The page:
An application to remove some 180,000 square feet of sea grass to create a swimming beach for cruise ship tourists off Barkers peninsula received more than 100 written objections from members of the public, according to the Department of Environment.

A total of 117 people wrote to object to the coastal works application brought by Adventures in Taste, the company of Handel Whittaker, who owns the Calico Jack’s beach bar and who hopes to move the venue to create a Rum Point-style attraction in Barkers.

The proposal is linked to a 21-acre parcel of beachfront land owned by the Dart group, which is supporting his application.

The application process involves a public consultation phase, which has now been completed.

According to Tim Austin, deputy director of the Department of Environment, the department has been notified of 117 written objections from members of the public to the plans. He said a hand-signed petition with 365 names and an online petition with 2,678 names were also submitted.

The Department of Environment is required to factor in those objections in its report to the Ministry on the application.

Under delegated authority from the National Conservation Council, the DoE’s technical review team is tasked with producing a report on the environmental considerations and technical feasibility of any coastal works application.

The ministry then presents a report to Cabinet, which has ultimate decision-making authority on such applications. It is legally required to consider the conservation council’s advice, but not necessarily to follow it.

Mr. Austin said the DoE had filed its report with the ministry, though he could not reveal details at this stage.

He acknowledged that the number of public responses was unprecedented for a coastal works application, which typically attract no more than a handful of letters or comments.

The application requests approval for the “removal of sea grass to facilitate swim beaches” over an area equivalent in size to around three football pitches and stretching across a 1,300 foot parcel of beach. It also includes plans for a T-shaped pier stretching 300 feet into the ocean, with a 120-foot dock for tour boats and visiting pleasure craft.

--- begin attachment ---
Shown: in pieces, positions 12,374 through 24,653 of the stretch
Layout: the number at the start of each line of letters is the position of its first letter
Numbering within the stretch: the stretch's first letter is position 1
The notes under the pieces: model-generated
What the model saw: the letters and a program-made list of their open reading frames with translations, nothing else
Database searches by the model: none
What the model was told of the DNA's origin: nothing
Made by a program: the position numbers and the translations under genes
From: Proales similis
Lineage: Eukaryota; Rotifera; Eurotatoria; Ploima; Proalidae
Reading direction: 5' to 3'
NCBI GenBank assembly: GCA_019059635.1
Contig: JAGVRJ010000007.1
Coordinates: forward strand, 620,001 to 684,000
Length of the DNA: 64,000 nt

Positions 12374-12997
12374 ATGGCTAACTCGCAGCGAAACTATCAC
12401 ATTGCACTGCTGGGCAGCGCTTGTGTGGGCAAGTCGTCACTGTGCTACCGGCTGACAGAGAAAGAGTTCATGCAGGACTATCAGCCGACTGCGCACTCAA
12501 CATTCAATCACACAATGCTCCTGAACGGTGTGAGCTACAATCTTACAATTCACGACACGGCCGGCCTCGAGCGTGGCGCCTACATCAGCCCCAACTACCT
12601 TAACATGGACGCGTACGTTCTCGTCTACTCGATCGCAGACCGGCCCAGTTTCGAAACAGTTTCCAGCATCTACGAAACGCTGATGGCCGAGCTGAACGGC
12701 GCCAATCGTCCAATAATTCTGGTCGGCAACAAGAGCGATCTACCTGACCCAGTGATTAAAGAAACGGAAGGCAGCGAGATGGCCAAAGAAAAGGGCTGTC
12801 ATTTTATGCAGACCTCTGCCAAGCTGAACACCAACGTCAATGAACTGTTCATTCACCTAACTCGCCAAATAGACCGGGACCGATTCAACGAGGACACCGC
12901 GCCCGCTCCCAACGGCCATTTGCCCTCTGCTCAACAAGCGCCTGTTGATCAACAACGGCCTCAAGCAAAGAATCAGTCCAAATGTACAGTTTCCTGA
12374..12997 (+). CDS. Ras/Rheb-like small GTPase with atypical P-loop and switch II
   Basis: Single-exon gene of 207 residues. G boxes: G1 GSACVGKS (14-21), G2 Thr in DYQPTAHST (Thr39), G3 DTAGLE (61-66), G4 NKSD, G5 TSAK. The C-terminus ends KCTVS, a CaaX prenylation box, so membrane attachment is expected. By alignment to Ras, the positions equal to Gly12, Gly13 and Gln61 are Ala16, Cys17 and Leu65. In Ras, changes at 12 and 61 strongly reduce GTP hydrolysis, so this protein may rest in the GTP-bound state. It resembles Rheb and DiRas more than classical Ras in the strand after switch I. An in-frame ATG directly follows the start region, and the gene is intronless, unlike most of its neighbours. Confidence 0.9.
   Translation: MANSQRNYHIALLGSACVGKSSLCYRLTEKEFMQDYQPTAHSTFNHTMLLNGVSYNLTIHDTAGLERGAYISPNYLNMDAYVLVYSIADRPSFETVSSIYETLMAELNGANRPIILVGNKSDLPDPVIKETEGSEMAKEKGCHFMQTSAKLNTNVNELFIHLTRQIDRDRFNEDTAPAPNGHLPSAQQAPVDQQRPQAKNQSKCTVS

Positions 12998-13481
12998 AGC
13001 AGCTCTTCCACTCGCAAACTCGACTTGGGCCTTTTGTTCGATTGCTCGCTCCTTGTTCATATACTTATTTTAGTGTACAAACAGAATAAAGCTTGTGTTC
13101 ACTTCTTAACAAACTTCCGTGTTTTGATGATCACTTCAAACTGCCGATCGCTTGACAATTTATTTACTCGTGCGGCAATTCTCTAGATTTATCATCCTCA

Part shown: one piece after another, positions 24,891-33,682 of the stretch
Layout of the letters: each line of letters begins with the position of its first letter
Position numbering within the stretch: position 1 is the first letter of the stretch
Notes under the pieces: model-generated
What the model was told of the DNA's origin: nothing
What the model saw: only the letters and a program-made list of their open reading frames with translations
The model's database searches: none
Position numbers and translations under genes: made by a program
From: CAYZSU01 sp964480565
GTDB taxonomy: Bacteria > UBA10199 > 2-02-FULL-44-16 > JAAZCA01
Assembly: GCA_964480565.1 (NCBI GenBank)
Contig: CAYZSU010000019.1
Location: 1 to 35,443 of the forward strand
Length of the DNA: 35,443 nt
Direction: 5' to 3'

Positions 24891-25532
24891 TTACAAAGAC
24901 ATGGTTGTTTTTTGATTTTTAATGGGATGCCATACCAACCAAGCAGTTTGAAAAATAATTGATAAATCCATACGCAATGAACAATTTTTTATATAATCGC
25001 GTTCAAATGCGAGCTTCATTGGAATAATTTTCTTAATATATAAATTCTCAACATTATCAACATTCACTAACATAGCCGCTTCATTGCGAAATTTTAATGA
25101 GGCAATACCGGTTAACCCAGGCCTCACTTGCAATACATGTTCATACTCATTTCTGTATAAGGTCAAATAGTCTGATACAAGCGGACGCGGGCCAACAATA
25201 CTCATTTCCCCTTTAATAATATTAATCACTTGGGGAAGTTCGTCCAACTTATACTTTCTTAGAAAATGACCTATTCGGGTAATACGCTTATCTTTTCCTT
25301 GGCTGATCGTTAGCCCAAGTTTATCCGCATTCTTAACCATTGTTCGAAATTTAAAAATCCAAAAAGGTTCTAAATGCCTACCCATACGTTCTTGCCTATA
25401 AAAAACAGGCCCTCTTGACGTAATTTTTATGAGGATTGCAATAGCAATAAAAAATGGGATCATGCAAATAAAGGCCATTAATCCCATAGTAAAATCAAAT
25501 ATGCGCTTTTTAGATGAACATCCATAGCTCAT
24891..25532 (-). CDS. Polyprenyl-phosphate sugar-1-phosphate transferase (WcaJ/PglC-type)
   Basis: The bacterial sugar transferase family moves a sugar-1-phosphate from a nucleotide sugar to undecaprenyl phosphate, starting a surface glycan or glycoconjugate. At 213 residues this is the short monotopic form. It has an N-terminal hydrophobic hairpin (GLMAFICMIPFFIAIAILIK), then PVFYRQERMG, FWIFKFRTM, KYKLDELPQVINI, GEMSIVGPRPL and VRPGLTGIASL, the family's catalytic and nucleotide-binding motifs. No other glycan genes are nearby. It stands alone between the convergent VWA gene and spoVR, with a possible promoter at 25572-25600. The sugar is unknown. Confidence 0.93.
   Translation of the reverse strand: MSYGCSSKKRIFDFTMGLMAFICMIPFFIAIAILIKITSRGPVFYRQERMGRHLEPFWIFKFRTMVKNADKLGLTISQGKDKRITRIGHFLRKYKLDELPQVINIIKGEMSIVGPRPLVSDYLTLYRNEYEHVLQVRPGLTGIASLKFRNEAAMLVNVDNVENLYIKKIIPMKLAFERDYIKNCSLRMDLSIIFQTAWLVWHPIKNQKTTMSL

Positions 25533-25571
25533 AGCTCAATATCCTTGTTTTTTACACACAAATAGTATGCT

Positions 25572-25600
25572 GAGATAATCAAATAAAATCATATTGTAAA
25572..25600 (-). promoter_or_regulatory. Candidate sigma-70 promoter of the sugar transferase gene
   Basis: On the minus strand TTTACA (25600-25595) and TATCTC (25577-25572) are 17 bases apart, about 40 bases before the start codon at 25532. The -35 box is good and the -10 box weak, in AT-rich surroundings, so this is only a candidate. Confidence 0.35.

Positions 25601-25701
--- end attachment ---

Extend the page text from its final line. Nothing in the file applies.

Mr. Whittaker told the Compass in November that he believes the venue can be a “great facility for cruise ship passengers, tourists and locals,” that will bring business and opportunity to West Bay.

Dart Real Estate, which owns much of the land on Barkers, had indicated its support for the application. The company said in a statement that “thoughtful public beach amenity projects can co-exist in proximity to the area earmarked for the proposed Barkers National Park.”

The development site earmarked for Calico Jack’s is just outside the proposed boundaries of the national park.

The application to remove sea grass, and the wider plan, attracted widespread public criticisms over the past few months. Concerns highlighted have included the removal of marine habitat in a Replenishment Zone, questions over the feasibility of creating a swimming beach on that coastline and general concerns that Barkers should remain untouched by commercial development.

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  1. One has to assume that small fish live in the sea grass to hide and grow until they are big enough to swim with the big boys. Not that there are that many big boys left. The waters like everyplace else in the world has been over fished and there is little left. I do 8 scuba dives a week for 5 months a year. If I see 2-3 Nassau groupers a year it was a big year. Same with black groupers. The north side use to be great to dive. Now it is just great walls and no fish. It is about time the governmet starts to protect the waters around the island and stops all this needless development